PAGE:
Print this page.
Home / Browse / Time Period / World War II through the Faubus Era (1941 - 1967) / Call, Cora Elizabeth Pinkley
Cora Elizabeth Pinkley Call was a popular Ozark writer, naturalist, herbalist, folklorist, and Eureka Springs (Carroll County) historian and booster. A lifetime resident of Carroll County, Call achieved statewide and national prominence as the founder and longtime president of the Ozark Writers-Artists Guild (OWAG), which held annual meetings in Eureka Springs.
Born on April 28, 1892, to George Washington Pinkley and Mary Jane Harp Pinkley in Winona Township, Cora Pinkley was diagnosed with scleroderma (then called “Stone Disease”) at the age of twelve. Her prognosis was eventual paralysis and a short life expectancy. Unable to enjoy a normal childhood or sit still for more than a few minutes, she left school and educated herself through reading and walking in the woods and fields. Known by her friends as “Corey,” she became an authority on the flora and fauna of the Ozarks, subjects she drew upon in her later writings.
Pinkley’s nature walks proved therapeutic. Her health improved, although she had periods of ill health throughout the remainder of her life. A devout Christian, she claimed at times to have been cured by God and the healing waters of Eureka Springs; at other times, she wrote of her lifetime sufferings and handicaps. As a teenager, Pinkley played the organ at meetings at Carrie Nation’s Eureka Springs home, where local women sang temperance and religious songs.
On June 21, 1913, Pinkley married Miles Oliver Call, who worked as a mail carrier in Eureka Springs. Despite doctors’ warnings that her health problems would prevent her from bearing children, the couple had five. The Calls lived on forty acres near the Kings River.
From an early age, Call had a passionate ambition to be a writer. She gave away her early articles but eventually began selling them to newspapers and magazines. Call wrote poetry, short stories for children and adults, magazine and newspaper articles, and both fiction and nonfiction books, which were mostly self-published and self-marketed. She sold many of her books for $1.00 through the mail. In 1953, she and Edith Bestard co-founded Ozark Gardens, a nationally distributed newspaper containing gardening information and nature stories.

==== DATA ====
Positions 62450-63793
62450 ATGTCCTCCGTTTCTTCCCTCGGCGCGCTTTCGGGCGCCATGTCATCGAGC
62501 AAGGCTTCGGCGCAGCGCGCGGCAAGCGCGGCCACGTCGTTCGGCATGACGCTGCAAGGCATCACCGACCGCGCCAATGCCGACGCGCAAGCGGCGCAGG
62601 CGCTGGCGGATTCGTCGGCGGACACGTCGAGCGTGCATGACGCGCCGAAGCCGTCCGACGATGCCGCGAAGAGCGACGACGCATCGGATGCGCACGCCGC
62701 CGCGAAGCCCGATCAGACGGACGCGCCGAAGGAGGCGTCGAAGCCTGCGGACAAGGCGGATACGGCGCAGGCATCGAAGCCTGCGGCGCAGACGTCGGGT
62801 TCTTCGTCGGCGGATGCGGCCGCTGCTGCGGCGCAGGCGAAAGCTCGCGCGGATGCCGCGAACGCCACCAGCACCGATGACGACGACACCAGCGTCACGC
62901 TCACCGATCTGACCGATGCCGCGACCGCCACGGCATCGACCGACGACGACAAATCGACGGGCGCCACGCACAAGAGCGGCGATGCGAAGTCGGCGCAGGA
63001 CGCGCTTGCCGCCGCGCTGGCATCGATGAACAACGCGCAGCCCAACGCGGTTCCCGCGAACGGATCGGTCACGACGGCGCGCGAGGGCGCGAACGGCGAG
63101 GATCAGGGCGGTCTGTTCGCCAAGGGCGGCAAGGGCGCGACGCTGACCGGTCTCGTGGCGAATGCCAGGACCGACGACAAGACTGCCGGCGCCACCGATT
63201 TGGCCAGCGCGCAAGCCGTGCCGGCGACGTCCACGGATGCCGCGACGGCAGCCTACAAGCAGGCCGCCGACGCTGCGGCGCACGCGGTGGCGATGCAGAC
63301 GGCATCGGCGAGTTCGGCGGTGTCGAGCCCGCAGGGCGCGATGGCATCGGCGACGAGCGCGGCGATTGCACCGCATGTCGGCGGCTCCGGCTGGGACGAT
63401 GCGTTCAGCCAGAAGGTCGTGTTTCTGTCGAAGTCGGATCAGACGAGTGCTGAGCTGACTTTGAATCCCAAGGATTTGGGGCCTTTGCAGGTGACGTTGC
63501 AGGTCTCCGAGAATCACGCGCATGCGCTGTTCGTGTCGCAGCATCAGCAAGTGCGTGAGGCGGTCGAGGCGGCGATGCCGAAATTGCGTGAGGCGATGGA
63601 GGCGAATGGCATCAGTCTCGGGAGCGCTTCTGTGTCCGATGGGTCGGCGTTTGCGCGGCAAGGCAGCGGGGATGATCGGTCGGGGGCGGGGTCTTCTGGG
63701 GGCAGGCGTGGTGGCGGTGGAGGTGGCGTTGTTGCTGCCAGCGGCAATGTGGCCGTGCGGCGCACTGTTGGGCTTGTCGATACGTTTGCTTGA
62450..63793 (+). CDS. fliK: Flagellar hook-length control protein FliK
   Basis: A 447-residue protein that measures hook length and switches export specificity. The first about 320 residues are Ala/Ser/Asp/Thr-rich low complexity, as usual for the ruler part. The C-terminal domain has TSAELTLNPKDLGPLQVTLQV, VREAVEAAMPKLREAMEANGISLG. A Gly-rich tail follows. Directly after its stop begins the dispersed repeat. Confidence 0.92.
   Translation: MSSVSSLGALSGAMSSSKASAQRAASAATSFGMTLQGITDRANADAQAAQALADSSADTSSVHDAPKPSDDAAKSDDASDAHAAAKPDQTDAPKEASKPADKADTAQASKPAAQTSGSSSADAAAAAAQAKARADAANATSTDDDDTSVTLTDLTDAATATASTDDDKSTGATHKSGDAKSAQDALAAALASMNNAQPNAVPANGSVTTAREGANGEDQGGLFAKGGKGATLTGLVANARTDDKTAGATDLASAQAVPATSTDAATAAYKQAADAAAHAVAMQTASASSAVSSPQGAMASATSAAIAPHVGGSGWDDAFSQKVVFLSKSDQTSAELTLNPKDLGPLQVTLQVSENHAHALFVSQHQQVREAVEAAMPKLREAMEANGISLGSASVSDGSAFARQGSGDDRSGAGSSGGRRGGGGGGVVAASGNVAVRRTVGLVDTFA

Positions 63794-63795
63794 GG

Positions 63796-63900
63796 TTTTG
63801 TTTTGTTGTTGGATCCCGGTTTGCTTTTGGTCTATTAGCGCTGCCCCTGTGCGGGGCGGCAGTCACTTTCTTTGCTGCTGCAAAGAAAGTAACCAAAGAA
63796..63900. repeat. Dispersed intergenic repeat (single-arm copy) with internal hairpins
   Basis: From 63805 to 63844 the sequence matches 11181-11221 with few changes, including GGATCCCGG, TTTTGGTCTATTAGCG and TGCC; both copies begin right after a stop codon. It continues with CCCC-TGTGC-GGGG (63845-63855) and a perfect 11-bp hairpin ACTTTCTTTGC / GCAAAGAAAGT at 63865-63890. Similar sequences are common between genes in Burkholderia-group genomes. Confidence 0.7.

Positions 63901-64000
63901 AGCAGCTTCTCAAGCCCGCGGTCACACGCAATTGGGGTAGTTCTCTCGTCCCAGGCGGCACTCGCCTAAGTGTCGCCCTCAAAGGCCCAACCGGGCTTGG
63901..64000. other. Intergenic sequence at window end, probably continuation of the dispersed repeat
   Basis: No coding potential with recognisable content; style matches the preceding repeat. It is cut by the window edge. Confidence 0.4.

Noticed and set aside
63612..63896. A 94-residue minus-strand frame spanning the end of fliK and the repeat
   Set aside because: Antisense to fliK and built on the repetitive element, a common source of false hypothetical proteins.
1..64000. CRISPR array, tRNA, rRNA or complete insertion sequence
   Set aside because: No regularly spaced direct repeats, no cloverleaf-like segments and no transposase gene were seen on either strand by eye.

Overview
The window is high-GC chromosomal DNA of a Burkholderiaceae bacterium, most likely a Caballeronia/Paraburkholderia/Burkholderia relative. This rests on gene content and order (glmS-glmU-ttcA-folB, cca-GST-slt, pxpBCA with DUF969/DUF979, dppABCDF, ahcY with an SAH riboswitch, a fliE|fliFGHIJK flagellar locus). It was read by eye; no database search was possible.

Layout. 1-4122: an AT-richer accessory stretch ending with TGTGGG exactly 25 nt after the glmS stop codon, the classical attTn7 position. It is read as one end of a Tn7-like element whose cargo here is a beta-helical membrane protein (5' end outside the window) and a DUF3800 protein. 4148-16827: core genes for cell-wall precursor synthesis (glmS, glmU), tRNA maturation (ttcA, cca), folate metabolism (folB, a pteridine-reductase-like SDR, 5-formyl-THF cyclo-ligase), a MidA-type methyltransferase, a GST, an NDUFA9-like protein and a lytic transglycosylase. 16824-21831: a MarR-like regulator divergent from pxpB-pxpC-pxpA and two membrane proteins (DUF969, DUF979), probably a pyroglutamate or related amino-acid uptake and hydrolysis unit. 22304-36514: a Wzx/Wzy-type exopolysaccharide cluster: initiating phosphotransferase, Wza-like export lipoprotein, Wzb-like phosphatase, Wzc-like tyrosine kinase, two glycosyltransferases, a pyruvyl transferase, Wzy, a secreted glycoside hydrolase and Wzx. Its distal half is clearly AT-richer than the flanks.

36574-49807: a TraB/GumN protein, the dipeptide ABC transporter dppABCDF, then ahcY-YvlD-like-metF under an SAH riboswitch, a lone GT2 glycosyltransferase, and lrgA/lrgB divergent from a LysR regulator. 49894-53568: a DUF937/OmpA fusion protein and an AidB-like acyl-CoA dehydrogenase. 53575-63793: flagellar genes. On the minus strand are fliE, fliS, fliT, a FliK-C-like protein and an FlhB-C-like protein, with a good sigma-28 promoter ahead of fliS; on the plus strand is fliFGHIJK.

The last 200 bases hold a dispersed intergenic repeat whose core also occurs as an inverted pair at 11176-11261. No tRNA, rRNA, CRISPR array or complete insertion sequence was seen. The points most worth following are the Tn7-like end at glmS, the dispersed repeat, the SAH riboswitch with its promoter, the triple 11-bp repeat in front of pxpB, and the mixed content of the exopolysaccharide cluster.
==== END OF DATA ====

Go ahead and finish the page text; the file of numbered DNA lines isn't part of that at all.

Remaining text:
Call’s writings, both fiction and nonfiction, focused on the themes of traditional family values, religion, patriotism, temperance, self-reliance, and the beauty of nature and its ability to transform the human spirit. These themes reflected the era in which she lived; her Ozark upbringing; and the influences of the Great Depression, the temperance movement, the Cold War, the McCarthy era, religious conservatism, and the fierce independence of the Ozark people. She worked as a reporter and columnist for a number of newspapers and news syndicates. When she felt well, she went on assignments; when she felt ill, she wrote mostly fiction, sometimes in serial format.
Her first book, Pioneer Tales of Eureka Springs and Carroll County (1930), recounted tales from Call’s ancestors plus profiles of Eureka Springs’ founding fathers, descriptions of early businesses, and Call’s “preachment” against the evils of divorce and the modern “pursuit of pleasure.” Both Shifting Sands (1943) and The Dream Garden (1944) began as serialized children’s fiction and were later published as books. Shifting Sands, likely based on travels Cora and Miles made to the West seeking relief for Miles’s tuberculosis, told the story of a brother and sister traveling to western climes in order to help the brother regain his health. In The Dream Garden, city-bred twin sisters find fulfillment in their new Ozark home. Within My Ozark Valley (1956) described Call’s pioneer ancestors’ experiences homesteading the Kings River valley.
Call’s writing had a folksy style. Her non-fiction book Eureka Springs, Stair-Step-Town (1952) included a history of Eureka Springs, plus chapters on folkways, nature, religion, patriotism, and her anger over outsiders’ depictions and stereotypes of Ozark hill people. For God and Country (1962) was an anti-communist tract written to “give God his rightful place in the U.S.” Ozark recipes were featured in From My Ozark Cupboard (1950), which covered standard fare as well as instructions for killing hogs; making head cheese and squirrel stew; and cooking raccoons, groundhogs, and opossums. Call’s other books included the nonfiction True Stories of Birds and Animals (1960) and Trailblazers of the Ozarks (1974), a fictionalized tale based on her ancestors’ experiences.
Call formed the Ozark Writers-Artists Guild in 1935 to give creative people a time and place to exchange ideas. The original group included Call, Lida Wilson Pyles, Ted Richmond, Ida Wilhelm, Nellie Mills, Olive Ellis, and Audrey Milum. Bonnie Lela Crump and Otto Ernest Rayburn were also involved with OWAG, which grew into a nationally known group. Call curtailed her involvement with the OWAG in the 1960s due to failing health, and the organization disbanded shortly afterward.
Call died on June 7, 1966, and is buried in the Independent Order of Odd Fellows cemetery in Eureka Springs. During her writing career, her husband had built a cabin on their property near Eureka Springs where she practiced her craft. The cabin now stands on the grounds of the Eureka Springs Historical Museum.
For additional information:Brewer, Jeaneice. “Twentieth-Century Arkansas Writers.” MLS thesis, University of Mississippi, 1957.
Cora Pinkley Call Papers, 1885–1977. Special Collections. University of Arkansas Libraries, Fayetteville, Arkansas.
Cora Pinkley Call Papers Addendum, 1930–1966. Special Collections. University of Arkansas Libraries, Fayetteville, Arkansas.
Diane F. WorrellUniversity of Arkansas Libraries
Last Updated 7/29/2011
About this Entry: Contact the Encyclopedia / Submit a Comment / Submit a Narrative